Deconstructing Feminized Fatherhood

Those of us who happened to be more traditionally minded have been looking for ways to re-valorize fatherhood for a long time.

Some people really hate men. Misandry is so commonplace many people taken for granted. This puts men in an interesting quandary–if we object and claim victim status we emasculate ourselves. If we ignore it, it just gets worse as the misanthropes are emboldened by our failure to respond. If we strike back, we’re accused of bullying and misogyny and the cycle begins again.

 

We must live our lives in a larger structure of meaning than we can build for ourselves. If as a father you cannot trust popular culture to provide it for you, where do you look for it?

It is more or less assumed that traditional notions of fatherhood have been debunked. Those of us who happened to be more traditionally minded have been looking for ways to re-valorize fatherhood for a long time.

Back during the 1980s and 90s Dr. James Dobson and Focus on the Family attempted to psychologize it. I think it is safe to say that even though many of his arguments seem sound, many people remained unconvinced.

I think one reason for this is Dobson had already conceded the field. Psychologizing it turned fatherhood inward and made fatherhood mostly a matter of meeting childhood needs for security and discipline. And although those are important things, that didn’t keep people from looking for alternatives to fathers to provide them.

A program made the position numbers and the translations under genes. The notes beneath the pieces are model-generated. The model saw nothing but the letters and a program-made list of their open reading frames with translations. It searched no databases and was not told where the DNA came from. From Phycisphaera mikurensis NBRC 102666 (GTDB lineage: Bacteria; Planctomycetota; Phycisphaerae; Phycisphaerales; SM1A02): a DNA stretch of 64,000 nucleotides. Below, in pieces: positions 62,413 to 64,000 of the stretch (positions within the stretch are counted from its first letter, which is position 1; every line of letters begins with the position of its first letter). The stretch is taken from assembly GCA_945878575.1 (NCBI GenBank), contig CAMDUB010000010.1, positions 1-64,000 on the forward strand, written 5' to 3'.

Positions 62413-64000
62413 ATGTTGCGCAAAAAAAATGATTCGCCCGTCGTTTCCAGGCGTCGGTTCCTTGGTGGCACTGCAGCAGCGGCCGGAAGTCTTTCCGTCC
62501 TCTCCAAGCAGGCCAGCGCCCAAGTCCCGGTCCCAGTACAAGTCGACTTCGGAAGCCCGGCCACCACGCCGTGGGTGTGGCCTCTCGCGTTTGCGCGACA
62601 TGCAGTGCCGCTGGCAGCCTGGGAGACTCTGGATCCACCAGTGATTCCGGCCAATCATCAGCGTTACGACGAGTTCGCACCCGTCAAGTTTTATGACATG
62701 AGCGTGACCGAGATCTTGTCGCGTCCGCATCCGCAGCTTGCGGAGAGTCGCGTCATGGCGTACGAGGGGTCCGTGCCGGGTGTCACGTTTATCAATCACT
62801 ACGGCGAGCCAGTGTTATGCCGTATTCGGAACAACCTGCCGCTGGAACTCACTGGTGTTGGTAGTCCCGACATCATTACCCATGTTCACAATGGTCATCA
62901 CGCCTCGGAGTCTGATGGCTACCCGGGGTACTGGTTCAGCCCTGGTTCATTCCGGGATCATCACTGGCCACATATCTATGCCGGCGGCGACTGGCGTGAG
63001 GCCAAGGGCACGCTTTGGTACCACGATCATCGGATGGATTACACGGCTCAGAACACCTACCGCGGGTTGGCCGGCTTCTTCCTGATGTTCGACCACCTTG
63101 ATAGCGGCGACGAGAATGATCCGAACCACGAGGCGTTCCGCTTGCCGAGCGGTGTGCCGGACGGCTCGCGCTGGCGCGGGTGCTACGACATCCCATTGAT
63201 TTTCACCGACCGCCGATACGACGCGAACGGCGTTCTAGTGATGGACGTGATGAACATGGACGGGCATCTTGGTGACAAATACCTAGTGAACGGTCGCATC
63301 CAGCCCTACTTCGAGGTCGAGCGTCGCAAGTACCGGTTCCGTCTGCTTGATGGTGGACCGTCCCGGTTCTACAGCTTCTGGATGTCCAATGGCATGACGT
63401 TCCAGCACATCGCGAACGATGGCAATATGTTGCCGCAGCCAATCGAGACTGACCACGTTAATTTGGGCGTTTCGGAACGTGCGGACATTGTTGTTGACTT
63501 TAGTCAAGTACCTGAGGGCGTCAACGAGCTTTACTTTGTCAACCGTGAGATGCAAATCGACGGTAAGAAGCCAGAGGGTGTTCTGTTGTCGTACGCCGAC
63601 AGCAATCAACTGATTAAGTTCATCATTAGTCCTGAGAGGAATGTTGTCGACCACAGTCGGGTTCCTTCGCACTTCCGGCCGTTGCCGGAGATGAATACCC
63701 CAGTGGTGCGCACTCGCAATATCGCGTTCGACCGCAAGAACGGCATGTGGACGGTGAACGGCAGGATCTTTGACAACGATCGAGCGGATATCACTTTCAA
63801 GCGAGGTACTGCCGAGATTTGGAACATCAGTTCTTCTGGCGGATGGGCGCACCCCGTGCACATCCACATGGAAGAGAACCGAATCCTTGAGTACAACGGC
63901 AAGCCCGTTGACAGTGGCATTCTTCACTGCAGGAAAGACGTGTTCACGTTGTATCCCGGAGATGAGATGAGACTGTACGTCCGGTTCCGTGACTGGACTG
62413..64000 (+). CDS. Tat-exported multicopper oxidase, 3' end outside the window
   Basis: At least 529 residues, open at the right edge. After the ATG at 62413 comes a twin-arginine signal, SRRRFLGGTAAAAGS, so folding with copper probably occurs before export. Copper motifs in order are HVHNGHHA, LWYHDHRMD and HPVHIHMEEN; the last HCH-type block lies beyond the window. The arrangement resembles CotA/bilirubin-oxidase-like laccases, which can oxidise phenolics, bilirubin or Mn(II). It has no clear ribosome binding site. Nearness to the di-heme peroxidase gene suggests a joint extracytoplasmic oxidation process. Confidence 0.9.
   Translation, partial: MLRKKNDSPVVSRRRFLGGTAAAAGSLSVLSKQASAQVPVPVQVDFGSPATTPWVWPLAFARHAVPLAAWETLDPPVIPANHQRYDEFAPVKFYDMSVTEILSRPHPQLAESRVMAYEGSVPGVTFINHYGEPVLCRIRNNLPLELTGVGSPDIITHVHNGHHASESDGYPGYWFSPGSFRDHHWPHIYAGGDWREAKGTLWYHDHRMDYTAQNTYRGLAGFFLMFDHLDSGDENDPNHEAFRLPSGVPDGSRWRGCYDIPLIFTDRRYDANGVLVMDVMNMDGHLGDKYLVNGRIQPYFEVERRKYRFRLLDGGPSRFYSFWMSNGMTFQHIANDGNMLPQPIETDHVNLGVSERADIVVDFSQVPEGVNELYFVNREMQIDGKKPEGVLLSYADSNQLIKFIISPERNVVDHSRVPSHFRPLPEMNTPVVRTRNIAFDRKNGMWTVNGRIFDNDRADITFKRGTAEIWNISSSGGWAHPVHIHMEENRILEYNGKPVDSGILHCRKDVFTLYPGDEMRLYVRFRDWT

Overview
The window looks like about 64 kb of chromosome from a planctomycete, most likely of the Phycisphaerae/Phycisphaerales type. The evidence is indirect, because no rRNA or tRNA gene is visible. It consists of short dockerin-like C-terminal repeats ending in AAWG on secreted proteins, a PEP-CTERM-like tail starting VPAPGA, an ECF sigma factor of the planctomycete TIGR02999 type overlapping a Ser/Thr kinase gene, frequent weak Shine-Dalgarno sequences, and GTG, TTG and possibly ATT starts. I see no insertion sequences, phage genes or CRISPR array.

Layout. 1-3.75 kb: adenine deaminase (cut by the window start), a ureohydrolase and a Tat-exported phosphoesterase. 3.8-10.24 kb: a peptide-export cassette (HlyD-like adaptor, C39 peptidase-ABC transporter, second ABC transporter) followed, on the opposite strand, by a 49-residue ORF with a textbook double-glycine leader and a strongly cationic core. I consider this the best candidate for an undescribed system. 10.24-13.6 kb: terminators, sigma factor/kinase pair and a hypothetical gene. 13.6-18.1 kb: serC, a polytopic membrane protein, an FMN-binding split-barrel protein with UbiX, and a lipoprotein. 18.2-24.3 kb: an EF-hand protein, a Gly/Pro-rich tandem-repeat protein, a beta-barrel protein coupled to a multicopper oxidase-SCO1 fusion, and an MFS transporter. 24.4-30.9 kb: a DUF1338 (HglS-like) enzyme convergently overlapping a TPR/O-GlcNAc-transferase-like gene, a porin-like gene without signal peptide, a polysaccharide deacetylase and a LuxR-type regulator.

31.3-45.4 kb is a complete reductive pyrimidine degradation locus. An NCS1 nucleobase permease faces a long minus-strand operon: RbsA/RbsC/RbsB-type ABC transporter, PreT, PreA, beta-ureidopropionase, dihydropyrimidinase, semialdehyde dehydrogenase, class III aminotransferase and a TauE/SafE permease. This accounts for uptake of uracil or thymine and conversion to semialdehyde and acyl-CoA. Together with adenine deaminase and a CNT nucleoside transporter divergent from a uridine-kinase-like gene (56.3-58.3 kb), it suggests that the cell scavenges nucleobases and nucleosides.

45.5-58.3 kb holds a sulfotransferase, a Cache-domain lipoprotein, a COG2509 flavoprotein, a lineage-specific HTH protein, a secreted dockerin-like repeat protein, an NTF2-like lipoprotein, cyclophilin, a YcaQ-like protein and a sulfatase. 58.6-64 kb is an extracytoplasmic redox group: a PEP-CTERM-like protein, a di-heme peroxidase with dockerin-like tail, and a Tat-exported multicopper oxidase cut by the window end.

Some people really hate men. Misandry is so commonplace many people taken for granted. This puts men in an interesting quandary–if we object and claim victim status we emasculate ourselves. If we ignore it, it just gets worse as the misanthropes are emboldened by our failure to respond. If we strike back, we’re accused of bullying and misogyny and the cycle begins again.

Mommy Second-Class

Most of the young sensitive guys I know have turned to feminized fatherhood. They’ve become “mommy second-class”.

This has led to all sorts of interesting stuff to watch. One example: a guy ends up competing with his wife (or girl friend) for “most-nurturing”. I’ve even seen guys hurt when a child prefers mommy first-class to him.

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